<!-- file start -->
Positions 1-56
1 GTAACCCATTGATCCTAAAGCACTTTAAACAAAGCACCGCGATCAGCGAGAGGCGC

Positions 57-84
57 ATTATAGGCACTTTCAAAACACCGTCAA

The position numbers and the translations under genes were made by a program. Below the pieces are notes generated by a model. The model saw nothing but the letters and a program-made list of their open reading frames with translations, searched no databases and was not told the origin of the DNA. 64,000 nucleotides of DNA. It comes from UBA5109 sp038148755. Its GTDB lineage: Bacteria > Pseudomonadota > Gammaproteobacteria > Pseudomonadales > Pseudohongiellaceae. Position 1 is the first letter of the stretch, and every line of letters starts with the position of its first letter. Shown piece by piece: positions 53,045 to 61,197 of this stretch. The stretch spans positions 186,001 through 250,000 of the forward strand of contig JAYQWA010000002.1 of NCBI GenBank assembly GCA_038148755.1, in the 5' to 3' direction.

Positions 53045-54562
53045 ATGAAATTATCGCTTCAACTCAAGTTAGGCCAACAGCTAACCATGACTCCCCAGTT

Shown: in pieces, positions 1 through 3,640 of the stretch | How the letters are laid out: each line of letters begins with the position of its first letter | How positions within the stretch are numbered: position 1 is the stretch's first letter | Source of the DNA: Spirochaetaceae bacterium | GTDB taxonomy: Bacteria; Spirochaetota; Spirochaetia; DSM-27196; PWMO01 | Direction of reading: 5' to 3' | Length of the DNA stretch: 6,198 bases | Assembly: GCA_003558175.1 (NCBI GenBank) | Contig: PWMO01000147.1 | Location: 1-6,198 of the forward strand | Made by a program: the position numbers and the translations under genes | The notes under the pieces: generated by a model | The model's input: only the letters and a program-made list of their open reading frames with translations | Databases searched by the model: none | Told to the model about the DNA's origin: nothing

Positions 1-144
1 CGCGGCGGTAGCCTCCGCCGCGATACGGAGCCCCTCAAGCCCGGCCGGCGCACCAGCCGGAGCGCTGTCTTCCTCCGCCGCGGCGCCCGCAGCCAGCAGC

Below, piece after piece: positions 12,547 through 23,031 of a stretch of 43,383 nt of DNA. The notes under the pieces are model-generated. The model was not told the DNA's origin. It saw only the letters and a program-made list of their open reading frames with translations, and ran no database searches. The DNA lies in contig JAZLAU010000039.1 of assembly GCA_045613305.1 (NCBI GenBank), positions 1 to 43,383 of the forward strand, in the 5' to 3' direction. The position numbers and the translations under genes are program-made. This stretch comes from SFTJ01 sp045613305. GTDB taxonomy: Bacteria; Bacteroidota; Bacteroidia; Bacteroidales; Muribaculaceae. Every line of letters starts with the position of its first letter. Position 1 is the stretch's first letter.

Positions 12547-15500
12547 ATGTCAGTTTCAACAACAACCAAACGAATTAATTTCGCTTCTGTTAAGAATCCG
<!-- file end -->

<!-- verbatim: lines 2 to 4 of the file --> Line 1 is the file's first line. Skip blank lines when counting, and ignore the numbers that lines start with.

1 GTAACCCATTGATCCTAAAGCACTTTAAACAAAGCACCGCGATCAGCGAGAGGCGC

Positions 57-84
57 ATTATAGGCACTTTCAAAACACCGTCAA